Begging Door-To-Door

Last Sunday Kish and I were getting ready to take the dogs for a walk when there was a knock at the door.  We opened our front door to find a teenage girl and her mother, both unknown to us, on the doorstep.

The girl explained that they were members of a nearby church.  She said she was collecting money so she could go to a church camp this summer, which was her “dream.”  She said she would be participating in a 5K walk, held up a generic sign-in sheet, and asked if we would sponsor her.  We gave her $5.  All the time, her mother stood there, beaming.

This incident left a sour taste in my mouth.  The girl and her mother didn’t look impoverished; they appeared to be average, well-fed, middle-class Americans.  They weren’t trying to raise money for a charity or a school or group activity.  Instead, they were just going door-to-door, asking complete strangers for a hand-out so the girl could go to camp in a few months.

This used to be called “begging.”  The 5K and the sign-up sheet were just a fig leaf for a naked appeal for cash.

Perhaps I’m just not a very charitable person.  Perhaps I should focus on the fact that we and our neighbors gave hard-earned money to these strangers to help them out.  Perhaps the girl will now go through life believing that Americans are decent, generous people who lend a hand when you are in need.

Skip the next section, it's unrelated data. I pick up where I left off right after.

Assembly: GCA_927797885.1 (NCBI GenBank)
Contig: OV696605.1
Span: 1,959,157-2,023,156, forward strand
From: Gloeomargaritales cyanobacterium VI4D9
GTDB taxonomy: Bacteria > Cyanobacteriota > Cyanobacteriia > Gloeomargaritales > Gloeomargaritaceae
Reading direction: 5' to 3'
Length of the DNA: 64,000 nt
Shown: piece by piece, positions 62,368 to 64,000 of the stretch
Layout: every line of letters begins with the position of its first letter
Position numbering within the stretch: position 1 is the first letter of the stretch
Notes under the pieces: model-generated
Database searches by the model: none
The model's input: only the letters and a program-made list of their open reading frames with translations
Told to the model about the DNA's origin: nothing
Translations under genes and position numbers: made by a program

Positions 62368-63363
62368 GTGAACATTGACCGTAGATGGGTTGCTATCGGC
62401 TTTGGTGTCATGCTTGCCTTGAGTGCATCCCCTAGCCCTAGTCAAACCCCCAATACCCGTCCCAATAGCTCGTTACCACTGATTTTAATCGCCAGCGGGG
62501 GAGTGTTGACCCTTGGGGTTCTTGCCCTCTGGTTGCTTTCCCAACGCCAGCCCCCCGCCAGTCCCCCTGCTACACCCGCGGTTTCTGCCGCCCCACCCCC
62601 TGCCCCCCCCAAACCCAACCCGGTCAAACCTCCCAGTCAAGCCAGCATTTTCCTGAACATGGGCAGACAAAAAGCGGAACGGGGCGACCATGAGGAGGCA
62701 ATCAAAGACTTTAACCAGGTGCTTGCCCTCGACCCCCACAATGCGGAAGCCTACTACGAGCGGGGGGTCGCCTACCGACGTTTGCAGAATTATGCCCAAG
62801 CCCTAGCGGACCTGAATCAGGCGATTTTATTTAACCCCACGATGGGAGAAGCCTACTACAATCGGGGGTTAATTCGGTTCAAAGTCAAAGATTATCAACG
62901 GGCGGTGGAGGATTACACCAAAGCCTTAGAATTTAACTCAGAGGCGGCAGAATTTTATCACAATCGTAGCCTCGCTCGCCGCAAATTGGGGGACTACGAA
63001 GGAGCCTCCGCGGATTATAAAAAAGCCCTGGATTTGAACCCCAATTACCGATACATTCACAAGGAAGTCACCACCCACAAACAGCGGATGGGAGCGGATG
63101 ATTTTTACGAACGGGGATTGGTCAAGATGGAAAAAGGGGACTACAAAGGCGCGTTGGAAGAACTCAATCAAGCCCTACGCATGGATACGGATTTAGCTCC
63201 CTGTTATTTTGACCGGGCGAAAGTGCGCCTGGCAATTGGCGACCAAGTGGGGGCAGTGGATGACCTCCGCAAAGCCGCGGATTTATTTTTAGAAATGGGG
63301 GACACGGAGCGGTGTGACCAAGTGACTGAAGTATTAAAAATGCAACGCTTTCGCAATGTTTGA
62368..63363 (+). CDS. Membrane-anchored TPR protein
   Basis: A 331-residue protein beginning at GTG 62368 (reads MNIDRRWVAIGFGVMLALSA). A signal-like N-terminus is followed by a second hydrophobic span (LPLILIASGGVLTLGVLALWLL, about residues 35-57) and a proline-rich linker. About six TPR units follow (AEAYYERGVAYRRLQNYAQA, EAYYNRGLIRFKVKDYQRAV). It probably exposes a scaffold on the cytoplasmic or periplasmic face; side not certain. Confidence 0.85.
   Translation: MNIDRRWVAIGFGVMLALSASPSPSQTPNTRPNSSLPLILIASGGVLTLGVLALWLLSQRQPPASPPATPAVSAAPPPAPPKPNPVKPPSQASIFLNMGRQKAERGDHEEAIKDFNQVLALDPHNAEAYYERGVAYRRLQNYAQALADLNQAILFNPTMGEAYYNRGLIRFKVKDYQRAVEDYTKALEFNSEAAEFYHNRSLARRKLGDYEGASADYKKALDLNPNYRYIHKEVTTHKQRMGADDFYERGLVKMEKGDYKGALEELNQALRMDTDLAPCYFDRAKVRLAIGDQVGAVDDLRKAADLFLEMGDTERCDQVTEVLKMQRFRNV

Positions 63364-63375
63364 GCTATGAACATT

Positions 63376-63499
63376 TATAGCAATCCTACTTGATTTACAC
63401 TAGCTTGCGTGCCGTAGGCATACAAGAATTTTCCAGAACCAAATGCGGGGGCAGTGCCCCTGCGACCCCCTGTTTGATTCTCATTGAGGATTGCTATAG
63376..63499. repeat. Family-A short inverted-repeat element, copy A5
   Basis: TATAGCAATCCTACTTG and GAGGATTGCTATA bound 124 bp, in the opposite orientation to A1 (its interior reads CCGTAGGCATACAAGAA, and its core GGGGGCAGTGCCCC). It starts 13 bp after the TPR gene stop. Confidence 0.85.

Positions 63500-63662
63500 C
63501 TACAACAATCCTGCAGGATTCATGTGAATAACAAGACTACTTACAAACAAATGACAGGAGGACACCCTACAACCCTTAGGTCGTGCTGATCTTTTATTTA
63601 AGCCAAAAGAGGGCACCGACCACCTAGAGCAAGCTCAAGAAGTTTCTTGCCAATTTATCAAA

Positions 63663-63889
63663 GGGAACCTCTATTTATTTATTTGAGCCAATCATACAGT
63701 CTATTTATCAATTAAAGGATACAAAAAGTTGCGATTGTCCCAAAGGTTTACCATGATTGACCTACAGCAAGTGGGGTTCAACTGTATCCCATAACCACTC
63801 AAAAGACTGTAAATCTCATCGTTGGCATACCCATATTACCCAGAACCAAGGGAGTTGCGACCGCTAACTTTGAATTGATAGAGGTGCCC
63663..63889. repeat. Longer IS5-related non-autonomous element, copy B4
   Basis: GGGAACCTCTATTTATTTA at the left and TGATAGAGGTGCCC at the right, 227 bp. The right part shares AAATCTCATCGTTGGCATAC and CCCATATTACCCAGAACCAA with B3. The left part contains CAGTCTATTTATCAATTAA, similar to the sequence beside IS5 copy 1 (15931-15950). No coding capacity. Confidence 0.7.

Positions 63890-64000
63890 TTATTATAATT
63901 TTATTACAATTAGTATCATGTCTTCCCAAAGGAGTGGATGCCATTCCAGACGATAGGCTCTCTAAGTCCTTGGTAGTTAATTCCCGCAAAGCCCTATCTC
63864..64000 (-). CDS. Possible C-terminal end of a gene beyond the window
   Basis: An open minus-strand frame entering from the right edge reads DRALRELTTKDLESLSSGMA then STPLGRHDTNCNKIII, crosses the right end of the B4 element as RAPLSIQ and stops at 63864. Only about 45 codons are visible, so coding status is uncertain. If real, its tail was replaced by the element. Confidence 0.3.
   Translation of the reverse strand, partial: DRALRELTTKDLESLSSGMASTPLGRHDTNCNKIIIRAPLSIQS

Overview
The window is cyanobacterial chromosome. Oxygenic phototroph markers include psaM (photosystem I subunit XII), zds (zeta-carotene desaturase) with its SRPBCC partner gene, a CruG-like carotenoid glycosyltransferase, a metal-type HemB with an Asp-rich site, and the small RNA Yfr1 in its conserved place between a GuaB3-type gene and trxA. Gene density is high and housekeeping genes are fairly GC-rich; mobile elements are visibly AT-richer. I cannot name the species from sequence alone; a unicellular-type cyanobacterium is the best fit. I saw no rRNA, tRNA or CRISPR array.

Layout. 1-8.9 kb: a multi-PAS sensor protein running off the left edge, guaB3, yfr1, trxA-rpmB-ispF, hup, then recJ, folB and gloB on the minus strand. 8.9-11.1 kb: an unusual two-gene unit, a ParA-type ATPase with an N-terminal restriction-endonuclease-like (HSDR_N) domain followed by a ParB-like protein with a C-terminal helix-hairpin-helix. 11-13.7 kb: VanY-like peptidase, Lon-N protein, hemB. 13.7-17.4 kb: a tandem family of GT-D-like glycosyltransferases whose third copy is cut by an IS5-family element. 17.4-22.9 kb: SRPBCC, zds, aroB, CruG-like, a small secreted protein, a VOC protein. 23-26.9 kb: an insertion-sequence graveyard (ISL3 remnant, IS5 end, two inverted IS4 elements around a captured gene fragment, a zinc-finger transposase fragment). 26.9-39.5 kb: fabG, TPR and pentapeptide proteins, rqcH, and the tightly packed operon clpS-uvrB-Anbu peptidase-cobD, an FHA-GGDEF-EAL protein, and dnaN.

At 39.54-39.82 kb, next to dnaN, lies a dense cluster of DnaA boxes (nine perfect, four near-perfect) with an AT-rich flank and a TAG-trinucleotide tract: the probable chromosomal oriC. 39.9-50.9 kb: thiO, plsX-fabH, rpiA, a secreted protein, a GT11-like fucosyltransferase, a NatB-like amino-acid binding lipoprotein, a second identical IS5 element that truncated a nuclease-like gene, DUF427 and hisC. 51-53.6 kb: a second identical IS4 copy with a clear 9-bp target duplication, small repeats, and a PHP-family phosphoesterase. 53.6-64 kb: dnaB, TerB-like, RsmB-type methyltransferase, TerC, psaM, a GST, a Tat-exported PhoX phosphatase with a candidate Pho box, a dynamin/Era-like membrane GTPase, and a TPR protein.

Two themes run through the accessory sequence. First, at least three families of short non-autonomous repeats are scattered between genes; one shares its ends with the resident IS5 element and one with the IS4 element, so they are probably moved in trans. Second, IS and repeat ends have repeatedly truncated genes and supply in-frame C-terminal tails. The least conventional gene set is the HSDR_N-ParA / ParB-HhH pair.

However, I wonder, instead, whether we have really come to the point where parents not only allow their kids to solicit donations for personal items door-to-door, but also participate in the process?  Could this girl not get a job to pay for her dream, or hold a garage sale, or save for a few months to cover the cost of the camp?  Couldn’t the family make a few sacrifices to pay her way?

This young girl probably collected more money from our neighborhood than she would from 10 hours of work at a minimum wage job.  What kind of message is she getting?

5 thoughts on “Begging Door-To-Door

    • The thing that irks me most about the door to door soliciting is you are trapped in your what is supposed to be your sanctuary.

      Incidentally, many camps have scholarship programs. It seems that a non-profit church would offer a variety of charitable options for campers.


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